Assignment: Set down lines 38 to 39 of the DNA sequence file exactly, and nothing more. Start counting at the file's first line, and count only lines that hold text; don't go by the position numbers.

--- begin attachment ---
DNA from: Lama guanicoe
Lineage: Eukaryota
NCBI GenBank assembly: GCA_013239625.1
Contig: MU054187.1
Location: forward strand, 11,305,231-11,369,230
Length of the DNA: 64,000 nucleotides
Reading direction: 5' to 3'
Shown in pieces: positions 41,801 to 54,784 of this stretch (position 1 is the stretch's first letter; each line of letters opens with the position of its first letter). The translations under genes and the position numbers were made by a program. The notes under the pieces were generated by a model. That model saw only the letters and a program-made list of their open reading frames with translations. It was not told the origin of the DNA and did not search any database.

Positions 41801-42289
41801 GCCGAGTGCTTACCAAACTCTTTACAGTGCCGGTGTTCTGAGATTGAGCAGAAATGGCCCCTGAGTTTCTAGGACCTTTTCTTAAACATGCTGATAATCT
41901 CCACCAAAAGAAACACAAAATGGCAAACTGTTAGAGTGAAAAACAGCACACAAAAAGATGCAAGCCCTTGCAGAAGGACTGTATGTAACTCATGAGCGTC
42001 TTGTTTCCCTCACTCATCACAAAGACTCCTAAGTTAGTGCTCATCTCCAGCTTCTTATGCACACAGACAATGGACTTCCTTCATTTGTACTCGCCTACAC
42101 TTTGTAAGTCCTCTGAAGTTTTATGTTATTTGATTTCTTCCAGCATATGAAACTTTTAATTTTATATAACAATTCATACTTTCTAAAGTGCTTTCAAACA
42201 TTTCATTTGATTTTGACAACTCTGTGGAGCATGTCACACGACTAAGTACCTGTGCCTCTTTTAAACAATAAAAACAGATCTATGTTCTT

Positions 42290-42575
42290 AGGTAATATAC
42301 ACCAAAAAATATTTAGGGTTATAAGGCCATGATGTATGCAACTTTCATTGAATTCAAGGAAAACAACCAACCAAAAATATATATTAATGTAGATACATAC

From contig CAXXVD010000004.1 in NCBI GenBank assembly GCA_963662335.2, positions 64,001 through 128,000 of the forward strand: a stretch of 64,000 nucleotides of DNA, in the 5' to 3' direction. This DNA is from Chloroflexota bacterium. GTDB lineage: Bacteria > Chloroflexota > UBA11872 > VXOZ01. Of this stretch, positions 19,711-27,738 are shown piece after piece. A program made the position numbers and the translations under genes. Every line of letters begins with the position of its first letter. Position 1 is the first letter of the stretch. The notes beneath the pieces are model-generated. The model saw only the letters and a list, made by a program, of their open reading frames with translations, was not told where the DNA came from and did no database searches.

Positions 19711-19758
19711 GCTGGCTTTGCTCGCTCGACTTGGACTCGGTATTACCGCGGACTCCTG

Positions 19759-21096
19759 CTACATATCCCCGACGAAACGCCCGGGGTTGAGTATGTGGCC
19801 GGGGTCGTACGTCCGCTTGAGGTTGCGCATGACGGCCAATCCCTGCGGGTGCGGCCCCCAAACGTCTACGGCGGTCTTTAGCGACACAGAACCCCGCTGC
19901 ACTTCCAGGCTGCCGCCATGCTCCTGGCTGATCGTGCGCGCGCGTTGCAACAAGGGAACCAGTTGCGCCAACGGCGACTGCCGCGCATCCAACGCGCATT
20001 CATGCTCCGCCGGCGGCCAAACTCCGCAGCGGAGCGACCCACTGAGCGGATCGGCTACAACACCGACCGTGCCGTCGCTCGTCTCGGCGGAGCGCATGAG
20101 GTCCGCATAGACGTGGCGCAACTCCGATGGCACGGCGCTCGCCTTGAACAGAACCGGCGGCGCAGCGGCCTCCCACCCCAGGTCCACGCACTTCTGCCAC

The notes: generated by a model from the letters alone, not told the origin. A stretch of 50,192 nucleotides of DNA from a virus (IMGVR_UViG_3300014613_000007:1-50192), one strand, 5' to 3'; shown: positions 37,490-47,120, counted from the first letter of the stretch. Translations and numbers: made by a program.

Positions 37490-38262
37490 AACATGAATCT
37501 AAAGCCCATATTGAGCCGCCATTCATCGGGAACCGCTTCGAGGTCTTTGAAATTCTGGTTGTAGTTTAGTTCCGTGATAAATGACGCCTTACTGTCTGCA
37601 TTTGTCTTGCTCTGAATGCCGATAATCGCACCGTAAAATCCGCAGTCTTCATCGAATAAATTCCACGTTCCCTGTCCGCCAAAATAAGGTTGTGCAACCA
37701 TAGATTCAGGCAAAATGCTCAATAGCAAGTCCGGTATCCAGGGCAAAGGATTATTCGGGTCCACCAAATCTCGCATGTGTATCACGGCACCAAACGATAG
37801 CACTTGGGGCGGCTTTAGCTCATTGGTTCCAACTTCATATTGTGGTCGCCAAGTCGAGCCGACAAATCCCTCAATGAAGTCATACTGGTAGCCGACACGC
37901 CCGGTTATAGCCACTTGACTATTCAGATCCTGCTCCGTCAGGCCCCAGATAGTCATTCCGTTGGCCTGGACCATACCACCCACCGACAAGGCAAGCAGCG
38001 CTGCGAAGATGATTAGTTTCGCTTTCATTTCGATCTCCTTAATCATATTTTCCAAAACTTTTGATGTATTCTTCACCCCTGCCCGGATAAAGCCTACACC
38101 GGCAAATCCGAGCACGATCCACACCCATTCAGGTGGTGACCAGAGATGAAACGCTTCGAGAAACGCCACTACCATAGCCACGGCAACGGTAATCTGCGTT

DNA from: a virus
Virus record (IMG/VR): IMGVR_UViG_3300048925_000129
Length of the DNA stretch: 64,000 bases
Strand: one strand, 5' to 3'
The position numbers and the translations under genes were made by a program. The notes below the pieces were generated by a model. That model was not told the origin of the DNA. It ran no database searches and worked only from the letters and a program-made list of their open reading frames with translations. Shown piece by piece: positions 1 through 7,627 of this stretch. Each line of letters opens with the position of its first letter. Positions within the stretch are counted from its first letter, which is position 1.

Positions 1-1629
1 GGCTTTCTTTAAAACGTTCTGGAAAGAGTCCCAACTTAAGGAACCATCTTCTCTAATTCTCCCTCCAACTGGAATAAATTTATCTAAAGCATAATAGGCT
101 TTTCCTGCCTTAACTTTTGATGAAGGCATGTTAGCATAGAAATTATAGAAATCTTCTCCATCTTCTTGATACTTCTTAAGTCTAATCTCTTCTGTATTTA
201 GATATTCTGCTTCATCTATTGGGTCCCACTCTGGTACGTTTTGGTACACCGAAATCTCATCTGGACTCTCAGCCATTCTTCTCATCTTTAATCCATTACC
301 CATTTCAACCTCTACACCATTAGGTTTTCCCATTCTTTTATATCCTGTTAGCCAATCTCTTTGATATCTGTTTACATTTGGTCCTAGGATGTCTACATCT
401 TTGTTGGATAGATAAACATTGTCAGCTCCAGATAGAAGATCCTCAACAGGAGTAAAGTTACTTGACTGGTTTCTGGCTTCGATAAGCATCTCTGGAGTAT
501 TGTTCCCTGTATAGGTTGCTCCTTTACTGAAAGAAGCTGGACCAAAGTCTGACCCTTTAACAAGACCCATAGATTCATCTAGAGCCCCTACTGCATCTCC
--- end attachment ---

Virus record (IMG/VR): IMGVR_UViG_3300048925_000129
Length of the DNA stretch: 64,000 bases